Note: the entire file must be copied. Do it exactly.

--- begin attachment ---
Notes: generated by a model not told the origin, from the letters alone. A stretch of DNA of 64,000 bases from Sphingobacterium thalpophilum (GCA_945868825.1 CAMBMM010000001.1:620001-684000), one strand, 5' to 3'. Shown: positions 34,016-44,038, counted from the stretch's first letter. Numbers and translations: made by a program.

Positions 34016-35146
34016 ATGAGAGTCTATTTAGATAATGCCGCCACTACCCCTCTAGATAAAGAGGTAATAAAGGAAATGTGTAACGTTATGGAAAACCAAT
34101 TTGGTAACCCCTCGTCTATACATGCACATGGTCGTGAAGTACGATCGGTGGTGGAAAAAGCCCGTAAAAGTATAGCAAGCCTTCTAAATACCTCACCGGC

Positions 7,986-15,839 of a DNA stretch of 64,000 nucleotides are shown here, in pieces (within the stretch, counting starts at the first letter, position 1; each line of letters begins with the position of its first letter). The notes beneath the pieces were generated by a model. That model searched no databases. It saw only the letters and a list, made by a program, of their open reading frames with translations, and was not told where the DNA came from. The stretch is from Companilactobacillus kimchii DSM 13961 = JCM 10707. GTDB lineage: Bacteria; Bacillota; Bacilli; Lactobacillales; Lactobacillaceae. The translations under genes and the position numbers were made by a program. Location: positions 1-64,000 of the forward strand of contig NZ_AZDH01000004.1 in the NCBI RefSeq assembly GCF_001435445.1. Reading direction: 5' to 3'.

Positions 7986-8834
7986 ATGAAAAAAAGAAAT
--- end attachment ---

Notes: generated by a model not told the origin, from the letters alone. A stretch of DNA of 64,000 bases from Sphingobacterium thalpophilum (GCA_945868825.1 CAMBMM010000001.1:620001-684000), one strand, 5' to 3'. Shown: positions 34,016-44,038, counted from the stretch's first letter. Numbers and translations: made by a program.

Positions 34016-35146
34016 ATGAGAGTCTATTTAGATAATGCCGCCACTACCCCTCTAGATAAAGAGGTAATAAAGGAAATGTGTAACGTTATGGAAAACCAAT
34101 TTGGTAACCCCTCGTCTATACATGCACATGGTCGTGAAGTACGATCGGTGGTGGAAAAAGCCCGTAAAAGTATAGCAAGCCTTCTAAATACCTCACCGGC

Positions 7,986-15,839 of a DNA stretch of 64,000 nucleotides are shown here, in pieces (within the stretch, counting starts at the first letter, position 1; each line of letters begins with the position of its first letter). The notes beneath the pieces were generated by a model. That model searched no databases. It saw only the letters and a list, made by a program, of their open reading frames with translations, and was not told where the DNA came from. The stretch is from Companilactobacillus kimchii DSM 13961 = JCM 10707. GTDB lineage: Bacteria; Bacillota; Bacilli; Lactobacillales; Lactobacillaceae. The translations under genes and the position numbers were made by a program. Location: positions 1-64,000 of the forward strand of contig NZ_AZDH01000004.1 in the NCBI RefSeq assembly GCF_001435445.1. Reading direction: 5' to 3'.

Positions 7986-8834
7986 ATGAAAAAAAGAAAT